Opposing Sherman, the Army of Tennessee of 65,000 was commanded by Gen. Joseph E. Johnston.Being overhelmingly out matched in troops at his disposal;Johnston decided on "a war of manoeuvre" wherein under attack he would make a tactical withdrawal-trouble was he was forced into more withdrawals than was militarily practicable; and thus he lost his way.

Regards

Jim
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John R. Price
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Re: The Vicksburg Campaign 1863--A Turning Point for the Union ?
Posted on: 7/11/2017 1:57:57 PM
Phil,

Yes that is part of his personality but its more IMO that he held a grudge against those who he believed did him wrong or who disagreed with him or didn't see things his way. Hell when he was a Lt he sent a series of articles to a newspaper basically claiming most of his superiors right up to the Sec of War were idiots who didn't know what they were doing. Then you have the fued with Longstreet that he sends him to Knoxville reiforceing him with Bushrod Johnson's and Cleburne's Division even after Lookout Mountain has fallen to Hooker and there are ample signs that Grant is ready to attack. Or relieveing Cheatham and breaking up his Division at basically the same point. Grant is knocking at the door and he's sending away his best officers and troops and disorganizing the whole army, how stupid is that?
---------------
A battle long forgotten by our country in a war never understood by our country.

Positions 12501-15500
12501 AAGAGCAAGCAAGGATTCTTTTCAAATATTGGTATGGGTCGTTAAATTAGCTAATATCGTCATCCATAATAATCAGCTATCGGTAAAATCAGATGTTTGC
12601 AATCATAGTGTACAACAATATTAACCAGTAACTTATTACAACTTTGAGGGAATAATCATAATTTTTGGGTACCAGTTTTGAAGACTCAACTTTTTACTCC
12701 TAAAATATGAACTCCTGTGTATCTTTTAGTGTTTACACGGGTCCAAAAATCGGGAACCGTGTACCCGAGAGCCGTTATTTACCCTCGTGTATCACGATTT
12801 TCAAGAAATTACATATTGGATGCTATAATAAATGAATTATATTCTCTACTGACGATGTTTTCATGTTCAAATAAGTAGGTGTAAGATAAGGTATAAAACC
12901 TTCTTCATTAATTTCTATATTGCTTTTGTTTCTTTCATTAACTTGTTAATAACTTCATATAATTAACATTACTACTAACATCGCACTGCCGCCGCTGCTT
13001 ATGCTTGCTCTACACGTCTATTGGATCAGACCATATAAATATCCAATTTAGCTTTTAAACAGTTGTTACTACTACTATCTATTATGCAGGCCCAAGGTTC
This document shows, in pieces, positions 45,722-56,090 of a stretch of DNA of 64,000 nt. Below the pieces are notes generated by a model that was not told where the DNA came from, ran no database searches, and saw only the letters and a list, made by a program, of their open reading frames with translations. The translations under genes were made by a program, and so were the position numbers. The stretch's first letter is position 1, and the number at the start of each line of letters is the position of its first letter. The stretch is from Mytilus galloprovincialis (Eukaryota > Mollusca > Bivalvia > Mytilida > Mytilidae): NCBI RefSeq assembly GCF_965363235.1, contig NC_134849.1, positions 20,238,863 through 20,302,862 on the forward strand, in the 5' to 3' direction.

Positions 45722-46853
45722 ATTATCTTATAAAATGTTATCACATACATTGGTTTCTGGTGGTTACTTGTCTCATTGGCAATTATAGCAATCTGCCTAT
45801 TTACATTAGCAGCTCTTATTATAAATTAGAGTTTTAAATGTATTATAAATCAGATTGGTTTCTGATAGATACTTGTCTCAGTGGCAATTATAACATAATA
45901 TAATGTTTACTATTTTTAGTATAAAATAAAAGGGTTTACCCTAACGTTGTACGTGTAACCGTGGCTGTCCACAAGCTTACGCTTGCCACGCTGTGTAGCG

"to satisfy our endless needs and justify our bloody deeds, in the name of destiny and in the name of God"


Phil andrade
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Re: The Vicksburg Campaign 1863--A Turning Point for the Union ?
Posted on: 7/11/2017 2:04:30 PM
Jim,

The numerical odds you cite in the Atlanta Campaign do not differ significantly from those of the Overland Campaign.

Lee fought so much more aggressively than Johnston : he was up for the full on slug fest from beginning to end.

We must strike them a blow ! , he moaned from his sickbed as opportunity passed by at the North Anna.

I am convinced that Steve is right about the dreadful attrition of this campaign in Virginia : Lee was attriting ( is that a word ? ) Grant more than the other way round.

There is a school of thought that Lee was excessively profligate of the lives of his men. I do not think that this bears up under scrutiny. On no account imagine that I seek to downplay the extent of his casualties : they reached awful dimensions....but they were sustained by men who were willing to pay a price for victory, under the leadership of a man who understood what made them tick.

Regards , Phil
---------------
"Egad, sir, I do not know whether you will die on the gallows or of the pox!"

"That will depend, my Lord, on whether I embrace your principles or your mistress."

Earl of Sandwich and John Wilkes

John R. Price
Wilkes-Barre, PA, USA
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Posts: 527

Re: The Vicksburg Campaign 1863--A Turning Point for the Union ?
Posted on: 7/11/2017 2:04:55 PM
Jim,

You want to see the mother of all frontal attacks in the Civil War check out Franklin. IMHO there we two cases of ordered suicide during the war and they were Franklin and Cold Harbor. Hood remarked to the effect that the troops were getting too skittish about attacking breastworks and he was going to do something about that.
---------------
A battle long forgotten by our country in a war never understood by our country.
"to satisfy our endless needs and justify our bloody deeds, in the name of destiny and in the name of God"